I’ve been surveying a bunch of cookbooks lately, tracing the development of Edward Espe Brown’s recipes, his influence on California cuisine (he did not invent mesquite grilling, since meat is not on his Buddhist menu, but he may have invented California pizza, Spago, Wolfgang Puck and all his pineapple pizza spawn), and on what is now the commodity fetishization of farmer’s market vegetables and locavorism. New York City’s number one chef, Mario Batali, dropped out of the fast corporate chef track in the 1990s and went to cook in a 25-seat trattoria in a small village in Italy for three years. He never stops talking about pristine produce and married his farmer’s daughter. He calls it Italy, but it’s really Eddie.

Edward Espe Brown

Edward Espe Brown (Photo credit: Wikipedia)

One of Espe Brown’s cooking foremothers is Adelle Davis, who was the nutritionist rediscovered by hippie dippie cooks like me in the early 1970s. I have my original yellowed edition of Let’s Cook It Right, and have not salted boiling food from the first day I read Adelle over 40 years ago.

Adelle Davis

Adelle Davis (Photo credit: Wikipedia)

I cracked her open recently, on my road trip, to do some of the tedious recipe comparison/origin work that is the backbone of the Espe Brown story. You never believe this of a nutritionist, and certainly not from the hippie-dippie ones, but what a good cook Adelle was!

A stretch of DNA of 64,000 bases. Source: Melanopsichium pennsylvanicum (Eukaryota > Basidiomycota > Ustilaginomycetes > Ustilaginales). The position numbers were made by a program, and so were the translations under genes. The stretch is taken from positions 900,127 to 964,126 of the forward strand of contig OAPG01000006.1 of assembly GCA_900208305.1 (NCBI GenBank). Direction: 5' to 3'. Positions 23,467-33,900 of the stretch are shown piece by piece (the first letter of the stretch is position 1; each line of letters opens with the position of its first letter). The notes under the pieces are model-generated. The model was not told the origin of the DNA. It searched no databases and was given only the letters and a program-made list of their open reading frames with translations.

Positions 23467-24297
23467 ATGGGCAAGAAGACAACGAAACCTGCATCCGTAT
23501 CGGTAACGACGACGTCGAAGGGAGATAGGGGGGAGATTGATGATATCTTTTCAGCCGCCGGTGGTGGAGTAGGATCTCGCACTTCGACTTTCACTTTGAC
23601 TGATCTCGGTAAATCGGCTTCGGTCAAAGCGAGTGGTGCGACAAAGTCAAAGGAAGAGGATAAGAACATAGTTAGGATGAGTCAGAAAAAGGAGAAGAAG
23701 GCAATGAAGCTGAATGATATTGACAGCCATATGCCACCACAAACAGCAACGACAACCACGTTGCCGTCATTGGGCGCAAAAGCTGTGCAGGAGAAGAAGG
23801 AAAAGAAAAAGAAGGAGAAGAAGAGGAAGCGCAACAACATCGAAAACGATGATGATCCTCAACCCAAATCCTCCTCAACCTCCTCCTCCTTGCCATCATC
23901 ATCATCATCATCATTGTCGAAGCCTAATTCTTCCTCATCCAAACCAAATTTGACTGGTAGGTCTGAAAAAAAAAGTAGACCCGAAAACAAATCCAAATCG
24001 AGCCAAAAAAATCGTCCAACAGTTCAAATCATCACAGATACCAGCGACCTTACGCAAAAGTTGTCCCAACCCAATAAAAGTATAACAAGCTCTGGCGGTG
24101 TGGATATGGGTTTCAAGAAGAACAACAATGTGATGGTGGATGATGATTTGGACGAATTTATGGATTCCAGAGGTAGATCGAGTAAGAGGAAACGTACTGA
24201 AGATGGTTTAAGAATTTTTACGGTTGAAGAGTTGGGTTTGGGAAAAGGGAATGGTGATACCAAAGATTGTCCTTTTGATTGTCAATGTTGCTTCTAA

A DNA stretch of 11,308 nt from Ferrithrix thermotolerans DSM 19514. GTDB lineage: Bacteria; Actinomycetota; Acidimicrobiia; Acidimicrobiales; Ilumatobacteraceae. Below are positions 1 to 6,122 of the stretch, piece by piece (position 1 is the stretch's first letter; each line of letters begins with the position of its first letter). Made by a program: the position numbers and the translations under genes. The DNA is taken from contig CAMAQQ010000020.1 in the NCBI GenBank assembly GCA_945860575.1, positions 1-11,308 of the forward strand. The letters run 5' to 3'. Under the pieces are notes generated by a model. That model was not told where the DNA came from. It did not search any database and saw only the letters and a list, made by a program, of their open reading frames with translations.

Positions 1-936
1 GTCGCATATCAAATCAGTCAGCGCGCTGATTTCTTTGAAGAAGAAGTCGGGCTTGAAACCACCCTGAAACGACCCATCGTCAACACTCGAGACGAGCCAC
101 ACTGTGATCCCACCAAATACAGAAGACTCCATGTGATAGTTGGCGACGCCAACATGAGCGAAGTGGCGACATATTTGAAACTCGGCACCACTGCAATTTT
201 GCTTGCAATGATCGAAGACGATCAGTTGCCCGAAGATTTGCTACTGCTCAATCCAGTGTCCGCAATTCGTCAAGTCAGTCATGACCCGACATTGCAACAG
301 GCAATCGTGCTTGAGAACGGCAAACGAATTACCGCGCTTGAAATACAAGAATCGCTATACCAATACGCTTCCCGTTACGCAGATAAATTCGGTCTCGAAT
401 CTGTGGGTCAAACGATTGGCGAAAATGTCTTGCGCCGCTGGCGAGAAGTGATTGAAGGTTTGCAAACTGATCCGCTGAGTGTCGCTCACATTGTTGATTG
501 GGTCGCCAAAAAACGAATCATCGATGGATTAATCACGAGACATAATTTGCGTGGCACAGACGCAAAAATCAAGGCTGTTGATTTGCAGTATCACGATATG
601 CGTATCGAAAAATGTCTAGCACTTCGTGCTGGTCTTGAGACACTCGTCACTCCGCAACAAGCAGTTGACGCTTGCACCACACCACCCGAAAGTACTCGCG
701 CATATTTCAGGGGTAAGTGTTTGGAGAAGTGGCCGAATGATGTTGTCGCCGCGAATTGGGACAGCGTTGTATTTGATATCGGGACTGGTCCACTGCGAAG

Yesterday I made one of the aspics I pencilled a star alongside 40 years ago — slow and steady crosses the finish line, baby — and it is all I want to eat. Martha Stewart, having learned a lesson from Real Simple, a rival mag which pretends to be the anti-Martha but is weirdly anti-pleasure, has greatly simplified her recipes since the days I spent $100 on ingredients for minestrone and three days chopping that shit up, making stock, picking leaves off stems of herbs, and so on. This month she has a whole page of no cook soup, which almost qualify for the coveted Cuisine Dolce Far Niente tag I very seldom award.

So I made Adelle’s beet/smoked fish/apple aspic and Martha’s cantalope and chili soup. Cold fuds, mmmmmmm. Even with the enormous, perfectly tasteless cantalope I got from Smith’s, you bastards, and some doctoring with rice vinegar and honey, the soup is beautiful and mouth feely and almost tasty, and Adelle’s aspic is all I want to eat. She has one mother aspic recipe and about 50 changes to ring on it. I’m so psyched. Cold soup and aspic all summer long.

Mmmmmmmmmm.

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